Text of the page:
For a moment, set aside all sense of personal ethics, and put yourself in the position of D.A. Mike Nifong. You’d probably want to avoid returning people’s thoughts to events of late March and early April, when you made a series of public statements that were misleading at best, inaccurate at worst, and almost certainly in violation of the state bar’s ethics code. No reasonable district attorney would want to revive the image below, of Nifong demonstrating on national television the “chokehold” that even the accuser told the SANE nurse didn’t occur.
If we’ve learned nothing else over the past six months, however, Mike Nifong isn’t a reasonable man. How else to explain his bizarre attempt to stimulate memories of his unethical (but politically useful) pre-primary publicity barrage? Last week, the district attorney accused defense lawyers of “prima facie evidence of an attempt to influence jurors,” citing a defense poll of 300
That Nifong would have chosen this, of all issues, as the topic for his first post-indictment motion is more than a little odd. The D.A.'s in-court rationalizations were even more peculiar.
First, Nifong clumsily attempted to lowball the number of his public statements on the case. Channeling Ted Stevens, the district attorney stated that “the internet(?) is reporting that I gave 50-70 interviews.” In fact, asserted Nifong, “I’ve checked my calendar and have approximately 15 interviews noted on my calendar the last being April 1st.”
The relevant section of the state bar’s ethics code, Rule 3.8(f), contains no provision that excuses the prosecutor’s first 15 “extrajudicial comments that have a substantial likelihood of heightening public condemnation of the accused.” In any case, as the N&O quickly revealed, the figure of 50 interviews came not from “the internet” but from Nifong himself. Speaking on behalf of “the internet,” Liestoppers compiled a partial list of Nifong statements that easily exceeded his claim of “approximately 15 interviews.”
Then, to bolster his motion, the district attorney supplied two affidavits. The first came from his wife, who claimed to have spent an hour(!) on the phone with a pollster who ended their conversation by expressing his sympathy with the district attorney’s plight. It’s unclear who Nifong expected would find credible his assertion that a pollster would take 60 minutes with any caller, much less one who identified herself as the district attorney’s wife and thus could not serve on the jury for this case.
The second affidavit, however, is much more revealing—and unintentionally damning to Nifong’s standing. When asked whether he/she was familiar with the Duke lacrosse case, Mr./Ms. Anonymous (hereafter MMA) claimed that “I don’t watch it and don’t know because I don’t want my young children hearing that kind of news.” MMA was, however, familiar enough with the case that he/she didn’t “watch” or “know” to learn that “no one was complaining [about the poll] except Mike Nifong’s wife.”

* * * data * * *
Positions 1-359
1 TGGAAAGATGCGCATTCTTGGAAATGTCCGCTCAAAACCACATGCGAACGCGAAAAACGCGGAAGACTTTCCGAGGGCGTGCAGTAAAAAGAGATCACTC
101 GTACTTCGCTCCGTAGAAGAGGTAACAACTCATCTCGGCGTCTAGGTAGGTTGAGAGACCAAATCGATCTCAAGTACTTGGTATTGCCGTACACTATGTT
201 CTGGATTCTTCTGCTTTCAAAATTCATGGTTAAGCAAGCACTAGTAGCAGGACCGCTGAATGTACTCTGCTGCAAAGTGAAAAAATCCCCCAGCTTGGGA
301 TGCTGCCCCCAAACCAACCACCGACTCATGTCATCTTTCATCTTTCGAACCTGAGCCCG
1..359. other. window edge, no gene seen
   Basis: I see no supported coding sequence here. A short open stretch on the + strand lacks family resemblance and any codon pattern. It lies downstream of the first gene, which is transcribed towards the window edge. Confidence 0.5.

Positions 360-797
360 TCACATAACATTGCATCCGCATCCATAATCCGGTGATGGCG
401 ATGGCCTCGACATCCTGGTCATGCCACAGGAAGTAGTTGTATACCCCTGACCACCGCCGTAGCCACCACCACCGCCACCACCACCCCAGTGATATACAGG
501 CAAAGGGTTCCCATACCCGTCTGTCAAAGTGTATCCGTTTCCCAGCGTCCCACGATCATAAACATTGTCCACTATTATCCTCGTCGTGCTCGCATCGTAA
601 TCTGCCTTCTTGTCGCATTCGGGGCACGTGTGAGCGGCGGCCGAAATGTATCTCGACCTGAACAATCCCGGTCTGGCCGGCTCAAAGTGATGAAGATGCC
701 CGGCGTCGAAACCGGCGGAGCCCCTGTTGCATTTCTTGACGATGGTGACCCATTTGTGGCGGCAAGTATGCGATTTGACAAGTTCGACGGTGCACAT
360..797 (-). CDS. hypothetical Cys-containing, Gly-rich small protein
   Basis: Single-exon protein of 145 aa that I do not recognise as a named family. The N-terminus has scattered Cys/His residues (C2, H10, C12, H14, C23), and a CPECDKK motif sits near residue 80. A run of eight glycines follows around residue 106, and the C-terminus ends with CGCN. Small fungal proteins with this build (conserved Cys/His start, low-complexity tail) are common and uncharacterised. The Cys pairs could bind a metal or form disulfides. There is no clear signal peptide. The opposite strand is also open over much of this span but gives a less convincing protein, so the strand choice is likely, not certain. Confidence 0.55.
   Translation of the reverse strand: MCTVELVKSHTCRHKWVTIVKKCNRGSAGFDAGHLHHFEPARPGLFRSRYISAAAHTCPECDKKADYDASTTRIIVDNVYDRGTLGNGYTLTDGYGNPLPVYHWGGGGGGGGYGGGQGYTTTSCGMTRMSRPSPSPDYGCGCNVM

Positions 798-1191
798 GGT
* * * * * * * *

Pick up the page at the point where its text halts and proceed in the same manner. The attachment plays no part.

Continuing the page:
According to MMA, the poll opened with a series of questions inquiring about his/her opinion about Duke, Duke lacrosse, race relations in
- “The 2 women left the party together and that she was passed out and wearing a see through outfit.”
- “Within 2 days police went to the women and showed her pictures of Duke Lacrosse players and she wasn’t able to pick out anyone but when they came back 2 weeks later she was able to pick out people.”
- “They were not able to find any bodily fluids on her as evidence that she had been raped.”
The pollster then asked MMA if he/she would be less likely to convict:
- “if we can prove that one of the accused had an ATM card [video?] proving that he was somewhere else.”
- “based on the DNA evidence” that showed no matches to the accused.
In a line that must have warmed Bob Ashley’s heart, MMA swore, “I was told information that I should not have been told unless I was a member of the jury trying this case.” Of course, all of the information in the poll, while downplayed or distorted in Ashley’s Herald-Sun, has been in the public domain for months, and frequently reported on Triangle television stations as well as in the N&O. MMA seems to believe that judicial proceedings in this country are secret, with defendants and their attorneys losing not only their First Amendment rights but even their ability to file public motions.
Even more remarkable, however, were MMA’s apparently candid admissions after learning of the facts of the case. “I do not believe,” confessed he/she, “I could be an impartial witness after hearing this because I was convinced they were innocent.” (As far as I know, MMA is on neither side’s witness list.) Indeed, MMA wondered, “Why are they even trying this case? These men are innocent.” The pollster, it seems, was the first person to inform MMA that Nifong:
- sought indictments against someone who could prove he was somewhere else at the time of the alleged crime;
- had the accuser see a second lineup of the exact same people after she couldn’t identify any of her alleged assailants two days after the crime;
- lacks any DNA or other scientific to bolster his case.
In light of these facts, MMA told the court, “I was wondering why my tax dollars were being spent like this, because it was a waste of time.” It seems, to Nifong’s chagrin, as if MMA has reached the same conclusions as “the internet” about the dubious nature of the D.A.’s decisionmaking.
Hat tip--Susan D.; thanks to Liestoppers for the screencap.